I guess like the droning with the delay; the wetness. I don't know, to me that's a sound that is just comfortable. That sound helps take me to another place, and that's what I want playing music to do for me. Considering the fact that I'm not a big drug user anymore, I don't have very many things to take me to other places other than music or sex or whatever devices I can find. I think the effects thing started off when I joined Jane's Addiction. Perry and I were both really into delay, and for me, I felt that when I would go into a guitar solo or something would drop out because I was the only guitarist. So I always found that if I stepped on a delay: a) the mistakes I made were undetectable; and b) it seemed to be fuller sounding. That just kind of stuck with me and became a thing that I enjoy.

So the delay helped you create a larger sound--sort of like your trick to playing guitar in a trio setting.

Yeah for Jane's Addiction, but it doesn't work so much in the Chili Peppers.

Because Flea tends to fill up more on the low end?

Right, he's a lot heavier on the bottom, and Chad's really solid, so I don't have to worry about things dropping out so much. In Jane's Addiction, we are really sensitive players; we really need to be in touch with the music and the feeling. With the Chili Peppers, not to talk down on the Peppers, but things are less multi-dimensional musically and emotionally. So I have to be a little more sensitive here (Jane's) than I do there (Peppers). I can get away with not paying attention so much with the Chili Peppers.

Let's talk about Spread. I've heard the album...

You have? Wow, how much did you hear?

I listened to the entire CD about three or four times; it's definitely very dark.

Yeah, it's on the dark side.

Tell me about "Starving." It sounds like you're using an alternate "drop" tuning on that track.

Yeah, the whole guitar is tuned differently. I'm actually down to Db, I think. [Flea steps in and interjects jokingly: "It's in the key of Db minor 7th augmented."]

Flea, you played on the record too, right?

Flea: On Davey's record?


Flea: On one song.

Dave: He played on "Everything." That's the one with the long jam in the middle of it.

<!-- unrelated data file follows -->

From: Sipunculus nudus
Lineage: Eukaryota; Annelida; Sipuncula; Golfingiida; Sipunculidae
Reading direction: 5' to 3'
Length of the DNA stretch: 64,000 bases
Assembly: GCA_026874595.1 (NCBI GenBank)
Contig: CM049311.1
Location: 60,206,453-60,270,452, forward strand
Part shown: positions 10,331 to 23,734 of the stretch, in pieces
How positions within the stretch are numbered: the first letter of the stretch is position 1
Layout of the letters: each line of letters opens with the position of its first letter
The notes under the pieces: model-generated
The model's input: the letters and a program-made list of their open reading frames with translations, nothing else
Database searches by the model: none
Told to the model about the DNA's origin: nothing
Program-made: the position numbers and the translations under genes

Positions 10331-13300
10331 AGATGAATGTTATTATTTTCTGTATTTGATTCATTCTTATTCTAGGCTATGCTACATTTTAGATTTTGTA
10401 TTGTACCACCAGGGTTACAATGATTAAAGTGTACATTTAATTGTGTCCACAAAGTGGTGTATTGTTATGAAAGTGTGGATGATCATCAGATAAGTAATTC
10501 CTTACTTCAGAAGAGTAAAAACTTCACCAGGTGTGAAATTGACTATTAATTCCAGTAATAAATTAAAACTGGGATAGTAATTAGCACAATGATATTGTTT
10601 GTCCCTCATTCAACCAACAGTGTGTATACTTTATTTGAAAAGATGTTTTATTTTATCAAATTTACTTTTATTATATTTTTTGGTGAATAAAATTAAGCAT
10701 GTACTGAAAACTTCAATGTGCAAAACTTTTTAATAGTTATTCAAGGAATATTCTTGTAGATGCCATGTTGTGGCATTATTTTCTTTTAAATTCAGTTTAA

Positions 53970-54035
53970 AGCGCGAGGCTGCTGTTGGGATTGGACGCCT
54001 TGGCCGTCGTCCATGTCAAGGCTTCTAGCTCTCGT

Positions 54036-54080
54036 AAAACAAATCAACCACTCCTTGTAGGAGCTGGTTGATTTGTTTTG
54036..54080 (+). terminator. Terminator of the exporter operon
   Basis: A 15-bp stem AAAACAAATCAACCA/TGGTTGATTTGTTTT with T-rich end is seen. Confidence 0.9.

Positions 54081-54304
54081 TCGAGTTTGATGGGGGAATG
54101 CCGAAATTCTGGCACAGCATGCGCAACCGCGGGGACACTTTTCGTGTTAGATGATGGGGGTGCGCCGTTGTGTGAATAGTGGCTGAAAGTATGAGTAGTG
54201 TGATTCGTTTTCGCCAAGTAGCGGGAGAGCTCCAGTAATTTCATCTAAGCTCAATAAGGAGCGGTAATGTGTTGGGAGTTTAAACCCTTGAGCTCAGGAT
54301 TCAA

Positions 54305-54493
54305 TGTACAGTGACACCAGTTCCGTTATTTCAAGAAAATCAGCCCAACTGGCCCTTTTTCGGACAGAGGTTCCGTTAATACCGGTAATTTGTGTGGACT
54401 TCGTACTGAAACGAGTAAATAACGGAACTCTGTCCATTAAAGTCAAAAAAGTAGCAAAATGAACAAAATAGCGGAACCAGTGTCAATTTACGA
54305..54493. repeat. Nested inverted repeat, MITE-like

Have you done much experimenting with alternate tunings?

Dave: Well, "Starving" and the song "Kettle Whistle" from the new Jane's Addiction album. As far as what it is, I couldn't tell you. I think the majority of it is within an open D tuning, and then there might be one string that's a half step down that makes it a little more dissonant. I think I invented it from something that was already invented. Frankly, it's easier to play and sing at the same time when you have less chord formations to worry about, and it's also easier on my voice to have it in a lower range.

Speaking of your voice, let's talk about your singing on the Spread CD.

Is there any particular style that you're going after with the vocals?

I'm not trying to emulate anyone. I'm not really a singer, you know? I just tried to be honest--to be me. That's why there's very little vocal effects on it. Even though my singing might not be the strongest, I'm not trying to hide anything or come across as a "front guy" singer. I'm just trying to tell you what I'm feeling.

"Venus in Furs" starts off very mysterious and tribal-like. Is that a cover tune?

Right. That's actually an old Velvet Underground sound. "The Bed" is a Lou Reed song, and "Venus in Furs" is Velvet Underground. Then the middle jam section in "Everything" is a derivative of "Machine Gun" [Hendrix song], and "H.T. Sparks" [hidden track] is the Who. So there are several covers, at least homages to influences on there. But it's not necessarily a player's record.

Yeah, it definitely comes across as being about the songs.

And more so than that I was going through a real f***ed up time, and I really needed to do something about it. The Peppers weren't doing anything, and this (Jane's Addiction) wasn't on the horizon. I was just kind of stagnant, you know? I just felt like I needed to do it.

There's a lot more soloing on the older Jane's Addiction material compared to what's on One Hot Minute and the Spread project.

I'm just a better guitarist now [laughter]. I don't know, I have always tried to do what fits the song, and One Hot Minute was more or less the four of us finding our musical sound together. We really hadn't found it yet, so that album is like a documentation of us finding it.

Looking ahead to the next Chili Peppers CD, do you expect any changes in the band's sound or direction?

Changes in the sound is inevitable considering that Flea is now in the band that I grew up on, and I've been in the band he grew up in for four years now. Now he's getting a schooling on where I came from, and we're just a lot tighter as friends and musicians. Like I said, we made the last record before we found our sound and before we had done any extensive touring. We actually recorded most of it prior to having the songs completed. Whereas that record took a long time to make, the Spread record took about a month because I knew how it was going to go. A lot of the vocals for One Hot Minute weren't even written. For the next record, we plan not to go in and record anything until all of the songs are written and arranged, we have vocals, and we know what's going to happen. And I think the next Chili Peppers record will be a lot stronger.